Bowled Over

Story and Photos by Britton Ledingham

Summer 2019

“I just love coaching I love seeing the kids smile, having fun and winning.”

Twice a week, coach Dawn Halvorson helps mould teens and preteens into bowling aces at Shamrock Lanes.

A handful of youths take advantage of an optional Thursday evening Youth Bowl Canada practice in late March. The season was done for all but one 10-year-old girl, Hermionie Daling, who was prepping for nationals in Oshawa, Ont. from May 5-7 (where she went on to place silver with Team Alberta in the five-pin girls trios event, and seventh in the bantam girls singles).

Halvorson shares the story of a deal made four years ago when Daling first picked up a bowling ball in the basement alley near East Lake.

“We had an instant bond,” says Halvorson. “She clung on to me and I could just see it in her she wanted to bowl.

“We made a deal back in the day, that if she made singles [nationals]…We would get her a proper bowling bag to carry her balls into that nationals, and I would also go with her and be in the stands for her.”

Daling’s route to win the bantam girls singles provincial title included a rally back from third place after the step-ladder tournament, beating the second-place opponent in the playoff, before facing the incumbent in November 2018 in the provincial singles tournament.

Being the challenger, she had to beat her opponent twice, and did, winning the final game by a healthy 23 points.

“I just kept on taking deep breaths and just kept on throwing strikes,” says Daling. “One dream in my life is me going to nationals in junior and senior and maybe bowling when I’m an adult.”

The tuckered 10-year-old declines an interview after flying home from bowling 22 games in three days, but her mother Amanda is happy to talk.

“She’s very proud of herself and she should be,” says Amanda, noting the trio of her daughter, Natalya Langevin and Teagan Makar had an uphill battle in the final two rounds.

They battled back from eighth place after playing three of the five games in the trio event. They were in fourth after round four, and bowled a 192 (Daling), 288 (Langevin) and 268 (Makar) in the final frame to earn silver.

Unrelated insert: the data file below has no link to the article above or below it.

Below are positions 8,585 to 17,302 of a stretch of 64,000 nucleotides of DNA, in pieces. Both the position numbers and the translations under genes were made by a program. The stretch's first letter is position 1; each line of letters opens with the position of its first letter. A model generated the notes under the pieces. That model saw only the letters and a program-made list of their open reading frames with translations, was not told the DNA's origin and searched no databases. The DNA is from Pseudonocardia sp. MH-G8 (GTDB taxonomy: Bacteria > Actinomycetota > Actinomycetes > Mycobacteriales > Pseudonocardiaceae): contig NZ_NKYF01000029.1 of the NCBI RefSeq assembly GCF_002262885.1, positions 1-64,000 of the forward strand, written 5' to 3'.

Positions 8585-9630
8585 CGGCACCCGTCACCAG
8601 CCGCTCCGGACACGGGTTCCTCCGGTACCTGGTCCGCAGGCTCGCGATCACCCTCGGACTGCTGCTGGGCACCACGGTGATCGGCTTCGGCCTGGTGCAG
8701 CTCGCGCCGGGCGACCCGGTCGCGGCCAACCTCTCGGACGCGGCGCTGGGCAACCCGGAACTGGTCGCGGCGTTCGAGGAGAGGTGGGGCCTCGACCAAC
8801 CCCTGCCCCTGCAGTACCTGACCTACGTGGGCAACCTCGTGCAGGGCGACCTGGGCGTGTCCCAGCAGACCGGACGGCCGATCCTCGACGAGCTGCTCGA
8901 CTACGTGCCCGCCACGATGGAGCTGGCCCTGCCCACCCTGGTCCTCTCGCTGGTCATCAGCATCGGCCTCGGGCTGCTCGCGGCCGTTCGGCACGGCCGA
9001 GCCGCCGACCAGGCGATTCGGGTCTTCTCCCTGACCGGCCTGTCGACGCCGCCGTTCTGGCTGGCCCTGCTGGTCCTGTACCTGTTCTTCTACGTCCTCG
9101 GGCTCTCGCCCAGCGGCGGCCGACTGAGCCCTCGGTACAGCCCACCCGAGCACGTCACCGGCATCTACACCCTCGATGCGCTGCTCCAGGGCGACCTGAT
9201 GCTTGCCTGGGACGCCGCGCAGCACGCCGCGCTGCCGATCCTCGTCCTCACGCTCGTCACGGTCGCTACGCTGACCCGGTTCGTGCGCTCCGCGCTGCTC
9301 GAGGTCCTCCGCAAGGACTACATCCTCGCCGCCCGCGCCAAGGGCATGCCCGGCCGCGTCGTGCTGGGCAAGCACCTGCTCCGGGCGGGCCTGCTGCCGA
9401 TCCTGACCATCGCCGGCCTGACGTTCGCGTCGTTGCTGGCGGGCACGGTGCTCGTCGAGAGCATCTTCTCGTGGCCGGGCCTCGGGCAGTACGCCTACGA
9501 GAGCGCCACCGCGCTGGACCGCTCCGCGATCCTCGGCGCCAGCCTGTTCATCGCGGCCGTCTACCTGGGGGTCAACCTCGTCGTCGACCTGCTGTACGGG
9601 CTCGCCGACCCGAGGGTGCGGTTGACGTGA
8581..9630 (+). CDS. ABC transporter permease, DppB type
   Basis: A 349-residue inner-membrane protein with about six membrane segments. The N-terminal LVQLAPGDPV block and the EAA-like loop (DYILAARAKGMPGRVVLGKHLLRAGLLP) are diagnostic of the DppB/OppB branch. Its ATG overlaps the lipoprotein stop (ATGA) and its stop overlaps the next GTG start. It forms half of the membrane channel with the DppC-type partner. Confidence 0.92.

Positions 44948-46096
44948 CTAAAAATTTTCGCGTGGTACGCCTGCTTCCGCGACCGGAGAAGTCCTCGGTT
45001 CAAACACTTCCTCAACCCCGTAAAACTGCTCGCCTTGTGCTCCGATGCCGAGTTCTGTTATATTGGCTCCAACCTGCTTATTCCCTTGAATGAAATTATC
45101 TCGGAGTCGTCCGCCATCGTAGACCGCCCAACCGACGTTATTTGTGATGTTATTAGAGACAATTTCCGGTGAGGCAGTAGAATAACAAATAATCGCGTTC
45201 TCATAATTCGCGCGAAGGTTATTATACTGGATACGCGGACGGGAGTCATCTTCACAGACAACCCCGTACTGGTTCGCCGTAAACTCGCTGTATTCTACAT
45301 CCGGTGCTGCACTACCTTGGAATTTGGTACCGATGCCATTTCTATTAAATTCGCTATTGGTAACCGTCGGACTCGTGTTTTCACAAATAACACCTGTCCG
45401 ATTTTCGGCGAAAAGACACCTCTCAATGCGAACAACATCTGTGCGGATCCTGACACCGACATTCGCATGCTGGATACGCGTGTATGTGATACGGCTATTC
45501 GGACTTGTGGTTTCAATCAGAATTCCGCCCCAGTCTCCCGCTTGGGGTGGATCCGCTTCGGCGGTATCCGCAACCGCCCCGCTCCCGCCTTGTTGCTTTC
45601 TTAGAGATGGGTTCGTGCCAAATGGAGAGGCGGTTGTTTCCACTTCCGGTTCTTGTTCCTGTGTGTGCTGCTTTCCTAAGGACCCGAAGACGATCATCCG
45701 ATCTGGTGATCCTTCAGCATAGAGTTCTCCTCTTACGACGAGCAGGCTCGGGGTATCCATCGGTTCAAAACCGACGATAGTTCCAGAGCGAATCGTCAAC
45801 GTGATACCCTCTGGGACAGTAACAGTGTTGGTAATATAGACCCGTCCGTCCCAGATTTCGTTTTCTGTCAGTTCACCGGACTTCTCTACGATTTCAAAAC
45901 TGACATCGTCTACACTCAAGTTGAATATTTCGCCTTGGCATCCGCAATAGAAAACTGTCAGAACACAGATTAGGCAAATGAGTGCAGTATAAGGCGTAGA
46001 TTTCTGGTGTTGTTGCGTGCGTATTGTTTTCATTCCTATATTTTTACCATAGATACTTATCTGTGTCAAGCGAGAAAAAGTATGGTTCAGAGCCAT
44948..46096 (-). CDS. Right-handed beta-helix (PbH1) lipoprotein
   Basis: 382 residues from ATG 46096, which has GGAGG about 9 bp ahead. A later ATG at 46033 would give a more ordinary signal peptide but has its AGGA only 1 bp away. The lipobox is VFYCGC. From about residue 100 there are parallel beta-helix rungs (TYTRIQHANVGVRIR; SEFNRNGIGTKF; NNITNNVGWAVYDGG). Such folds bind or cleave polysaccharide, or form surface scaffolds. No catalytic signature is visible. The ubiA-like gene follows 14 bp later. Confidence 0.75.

Airdrie’s Conner Leavitt (representing Paradise Lanes in Calgary) also participated on Team Alberta’s mixed doubles team earning silver with Scott Starkoski, and finishing last in eighth place with the senior mixed team.



Halvorson’s goal is to get more kids involved in her beloved sport.

She wants to see the youth, including her own 13-year-old daughter Tanisha, grow in confidence and believe “they can do what they set their mind to.”

“Our goal is to get them to succeed,” she says. “I just love coaching. I love seeing the kids smile, having fun and winning.”

They want to see the all-ages sport continue to grow in an alley lined with nearly two-dozen banners from provincial titles and a handful of pictures from national title winners over the last few decades. Last season was positive, with many top-three finishes by Airdrie players in tournaments around the province.

Tanisha is animated while throwing strikes and as she sits down during her interview.

She says she would be a different person if it wasn’t for bowling.

“It’s all about your mood; your mood changes the game a lot,” says Tanisha, who holds a higher-than-200-point average, defends her sport of choice.

“Most people don’t really see five-pin bowling as a sport,” she said. “But, once you get used to it, then you see that it’s more competitive as you go.”

She laughs as she holds and describes a plush, knitted cartoon-looking bomb, complete with a fuse.

“If I’m getting mad, then I can go to my bowling bag and like squish it or throw it to the ground, and so it’s kind of like I’m dropping an f-bomb,” says Tanisha. “It always changes my mood because I start to laugh, and I just bowl a lot better with it.”

Abrielle Noble, 8, speaks with an unusual self-awareness.

“I’ve learned to be patient,” says the youngest girl at the practice in Shamrock Lanes that night.

Theron Makowski, 13, has learned to cope with stress.

“I just think it helps if I keep myself calm, and be in a better mood to keep myself positive,” says Makowski.

He wants other youth to join him at the bowling alley.

“It’s a chance to give them more maybe new life skills, character,” says Makowski. “It’s also just really fun and competitive… You never sit on the bench.”

Halvorson says kids can bowl for free during the summer, and parents can sign up at